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Notes from the Field

May 16, 2011

We installed our stations in spring, when the ample snow cover makes travel by snow mobile possible. Here, Matt notes the station location in a log book. Credit: Tom Neumann

On the way up to Greenland a few weeks ago, we discussed very briefly the science that has brought us here to Greenland this spring. Now that we have some pictures of our work, let’s discuss it in a bit more detail.  As you already know, Matt and I were traveling about by snowmobile to establish GPS stations to measure ice sheet motion. The major goal of the project is to monitor the conditions at the bottom of the ice sheet and record how the environment down there changes with time. Our part of the project will record how the ice sheet velocity at the surface changes, by installing a network of GPS stations near Swiss Camp.

There has been a significant amount of research conducted in the Swiss Camp region over the past several decades. Among other work, researchers have mapped the ice thickness, the ice surface topography, the temperature and wind speed, and the ice sheet velocity. On the map, our GPS stations are indicated by the red dots, while the yellow stars indicate our two drilling locations. The blue triangles are monitoring sites maintained by Koni Steffen and measure the local meteorology as well as ice motion (in a long-term monitoring project by NASA scientist H.J. Zwally). The red curve represents a flow line — a path along which ice flows. If one were to put a marker on the flow line near the Swiss Camp station in the upper right of the map, it would travel down the ice sheet along the red path. Data indicate that ice flowing along our path ultimately ends in a fjord that connects to the ocean. The red dot on bedrock in the upper left (QING) is our base station — a GPS station placed on rock that is essentially immobile, at least over the time period of this study.

Yellow stars mark hot-water drilling locations, while red dots indicate positions of the GPS stations Matt and I installed this spring. The somewhat cryptic naming scheme for the GPS stations indicate the distance from the ice edge as well as the distance north or south of the flowline. Hence, station 28N4 is 28 kilometers upstream from the end of the flowline and 4 kilometers north of it. Credit: Matt Hoffman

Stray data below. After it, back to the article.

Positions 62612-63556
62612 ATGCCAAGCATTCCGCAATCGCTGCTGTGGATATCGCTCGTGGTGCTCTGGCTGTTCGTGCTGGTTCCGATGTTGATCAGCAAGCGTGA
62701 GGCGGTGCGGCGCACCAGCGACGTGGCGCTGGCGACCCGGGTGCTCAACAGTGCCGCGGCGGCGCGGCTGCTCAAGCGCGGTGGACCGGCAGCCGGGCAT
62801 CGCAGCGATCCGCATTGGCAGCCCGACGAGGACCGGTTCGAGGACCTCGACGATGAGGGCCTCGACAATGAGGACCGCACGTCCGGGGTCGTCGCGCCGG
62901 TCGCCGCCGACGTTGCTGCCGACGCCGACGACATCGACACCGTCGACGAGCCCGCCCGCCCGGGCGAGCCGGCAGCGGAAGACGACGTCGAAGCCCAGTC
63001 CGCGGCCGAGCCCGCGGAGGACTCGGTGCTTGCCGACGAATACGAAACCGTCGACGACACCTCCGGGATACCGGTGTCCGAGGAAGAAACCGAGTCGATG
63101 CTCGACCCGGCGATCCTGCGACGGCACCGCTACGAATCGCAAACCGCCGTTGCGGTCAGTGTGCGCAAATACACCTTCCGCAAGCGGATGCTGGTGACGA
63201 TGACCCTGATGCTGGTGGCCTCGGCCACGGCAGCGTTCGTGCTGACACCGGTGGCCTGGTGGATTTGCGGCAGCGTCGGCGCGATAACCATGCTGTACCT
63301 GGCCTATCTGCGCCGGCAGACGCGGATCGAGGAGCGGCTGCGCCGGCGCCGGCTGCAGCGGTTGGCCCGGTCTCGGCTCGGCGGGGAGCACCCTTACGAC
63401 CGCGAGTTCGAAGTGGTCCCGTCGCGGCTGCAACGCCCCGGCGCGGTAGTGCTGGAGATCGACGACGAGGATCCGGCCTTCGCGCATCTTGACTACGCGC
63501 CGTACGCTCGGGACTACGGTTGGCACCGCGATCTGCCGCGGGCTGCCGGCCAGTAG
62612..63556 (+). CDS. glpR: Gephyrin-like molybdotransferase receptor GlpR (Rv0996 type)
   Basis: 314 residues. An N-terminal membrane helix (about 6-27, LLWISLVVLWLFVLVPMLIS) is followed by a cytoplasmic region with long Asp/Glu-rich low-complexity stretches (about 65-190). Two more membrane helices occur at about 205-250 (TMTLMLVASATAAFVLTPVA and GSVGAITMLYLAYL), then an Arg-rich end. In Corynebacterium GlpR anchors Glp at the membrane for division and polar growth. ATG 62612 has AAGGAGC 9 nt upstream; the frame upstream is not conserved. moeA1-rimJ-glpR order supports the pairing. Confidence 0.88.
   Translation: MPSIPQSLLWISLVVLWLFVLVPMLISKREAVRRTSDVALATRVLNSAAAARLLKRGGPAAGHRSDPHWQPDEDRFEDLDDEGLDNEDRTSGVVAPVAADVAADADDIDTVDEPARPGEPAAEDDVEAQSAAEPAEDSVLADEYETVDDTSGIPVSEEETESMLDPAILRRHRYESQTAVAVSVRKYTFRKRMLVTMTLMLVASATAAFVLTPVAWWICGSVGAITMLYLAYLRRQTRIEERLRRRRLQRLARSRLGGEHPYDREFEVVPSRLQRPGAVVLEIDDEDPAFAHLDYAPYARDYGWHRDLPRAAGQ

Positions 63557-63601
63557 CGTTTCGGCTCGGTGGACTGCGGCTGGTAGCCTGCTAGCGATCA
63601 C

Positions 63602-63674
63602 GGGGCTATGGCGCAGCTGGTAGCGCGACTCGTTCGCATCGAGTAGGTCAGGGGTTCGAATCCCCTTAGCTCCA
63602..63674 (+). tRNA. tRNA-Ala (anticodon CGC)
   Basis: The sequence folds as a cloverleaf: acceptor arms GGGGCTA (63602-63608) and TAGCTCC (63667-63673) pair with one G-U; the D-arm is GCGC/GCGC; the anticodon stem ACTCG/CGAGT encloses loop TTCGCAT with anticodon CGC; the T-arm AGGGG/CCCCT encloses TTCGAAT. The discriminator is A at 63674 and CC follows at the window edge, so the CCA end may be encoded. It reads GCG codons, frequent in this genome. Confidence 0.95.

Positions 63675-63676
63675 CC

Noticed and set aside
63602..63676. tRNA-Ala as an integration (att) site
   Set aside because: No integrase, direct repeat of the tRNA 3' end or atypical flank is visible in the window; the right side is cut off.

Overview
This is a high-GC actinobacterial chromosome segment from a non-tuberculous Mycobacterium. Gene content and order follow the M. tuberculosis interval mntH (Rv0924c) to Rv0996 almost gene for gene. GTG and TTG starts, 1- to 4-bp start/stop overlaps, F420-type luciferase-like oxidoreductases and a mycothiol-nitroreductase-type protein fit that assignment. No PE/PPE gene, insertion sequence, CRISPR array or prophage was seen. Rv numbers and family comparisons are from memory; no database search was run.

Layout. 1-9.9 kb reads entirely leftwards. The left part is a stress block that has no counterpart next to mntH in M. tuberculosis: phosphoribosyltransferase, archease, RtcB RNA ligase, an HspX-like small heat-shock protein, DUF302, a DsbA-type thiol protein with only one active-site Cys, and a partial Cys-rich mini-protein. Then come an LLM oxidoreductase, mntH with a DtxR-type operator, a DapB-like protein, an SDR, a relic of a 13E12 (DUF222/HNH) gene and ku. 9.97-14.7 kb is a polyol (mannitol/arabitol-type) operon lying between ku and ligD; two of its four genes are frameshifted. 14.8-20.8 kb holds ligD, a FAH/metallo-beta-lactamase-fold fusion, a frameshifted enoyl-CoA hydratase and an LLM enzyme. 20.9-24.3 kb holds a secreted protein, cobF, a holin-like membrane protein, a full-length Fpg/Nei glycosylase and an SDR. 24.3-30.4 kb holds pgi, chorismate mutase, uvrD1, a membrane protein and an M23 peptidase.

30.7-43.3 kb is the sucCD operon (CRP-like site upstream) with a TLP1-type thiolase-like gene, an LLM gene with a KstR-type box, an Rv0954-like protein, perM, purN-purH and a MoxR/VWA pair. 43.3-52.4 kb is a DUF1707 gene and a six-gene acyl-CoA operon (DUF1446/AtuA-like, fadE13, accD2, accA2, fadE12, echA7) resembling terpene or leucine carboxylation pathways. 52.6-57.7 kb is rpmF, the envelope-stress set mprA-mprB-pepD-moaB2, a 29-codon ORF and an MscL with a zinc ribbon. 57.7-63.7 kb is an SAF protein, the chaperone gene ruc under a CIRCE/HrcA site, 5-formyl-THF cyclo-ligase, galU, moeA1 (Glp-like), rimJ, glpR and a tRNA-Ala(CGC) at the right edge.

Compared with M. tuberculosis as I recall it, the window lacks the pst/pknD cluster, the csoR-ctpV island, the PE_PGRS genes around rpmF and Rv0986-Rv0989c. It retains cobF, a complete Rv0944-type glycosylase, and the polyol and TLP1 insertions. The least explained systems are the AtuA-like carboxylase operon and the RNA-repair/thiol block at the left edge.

Our prior work in the area demonstrated that the surface velocity of the ice sheet is essentially the same between stations just 2 or 3 kilometers apart, but can be markedly different between points 5 or more kilometers apart. We also found that the velocity can change quickly during the summer, when lake drainages our common. The locations of our network of GPS stations (as shown on the map) are chosen to capture both the short term changes in velocity due to surface water drainage (which our sensors at the ice sheet bed should also record) as well as capture the spatial variability over a wide range of ice sheet surface elevation and ice thickness.

During summer, melting snow at the surface collects into streams, rivers and lakes at the ice sheet surface. When surface water finds a way in to the ice sheet, it can cause the ice sheet to accelerate and slide more quickly. Credit: Matt Hoffman

With luck, our GPS and borehole instrumentation will collect data for the rest of 2011 and well into 2012.  Together, the data from the project will provide insight into how and why the ice sheet moves the way it does during the summer season. This is important because one of the major goals of the ice community is to better predict ice sheet changes in the coming decades and centuries. A critical part of this predictive ability is a solid understanding of how ice sheet velocity changes as the amount of melt on the ice sheet surface in the summer changes. The ROGUE project is designed to provide this insight, as well as set up a reference data set for large-scale ice modeling studies.

ROGUE: Real-time Observations of Greenland’s Under-ice Environment
The goal of the ROGUE project is to examine the nature and cause of short-term ice velocity changes near Swiss Camp, Greenland, by observing interactions between the ice sheet, the atmosphere and the bed.

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One Final Note from Dryden

April 8th, 2011 by Tom Neumann

MABEL: Flying on a high-altitude aircraft at the brink of space, the MABEL instrument is helping scientists to simulate measurements from NASA’s next ice-observing satellite, ICESat-2.

April 8, 2011

Today, I caught this video on the NASAexplorer channel on YouTube:

It covers Jake Bleacher’s work in understanding lava-sheet inflation
(see his video, which covers this interesting geologic process). On
MABEL’s last mission (4/5), we surveyed some of Jake’s sites in both
Arizona and New Mexico.

The lava sheets that Jake studies are very broad, flat regions. For
his work, he has kinematic GPS data across sections of these sheets.
We mimicked Jake’s traverses (from 65,000 feet up) to gather
ground-truth data for MABEL. Additionally, because MABEL samples in a
swath pattern, as opposed to just over a single point, we hope to
provide Jake with additional information about his survey areas.

MABEL is an airborne simulator of the laser altimeter that will be
aboard the ICESat-2 satellite. ICEsat-2 is designed to look at ice
sheets, not lava sheets. So this MABEL mission  over Jake’s sites
represents the cooperative nature, typical of the different geoscience
disciplines, at Goddard Space Flight Center.

Well, we are pretty much finished out here. The engineers flew home
today and there are only a couple of us still here, flying out
tomorrow. We hope to return to the field with MABEL sometime later in
the summer.

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MABEL: Flying on a high-altitude aircraft at the brink of space, the MABEL instrument is helping scientists to simulate measurements from NASA’s next ice-observing satellite, ICESat-2.

April 7, 2011

MABEL flew her final science mission of 2011 (4/5) over White Sands Missile Range. The weather over this area was clear when we flew it, however, weather rolled into the area just as the plane left our target.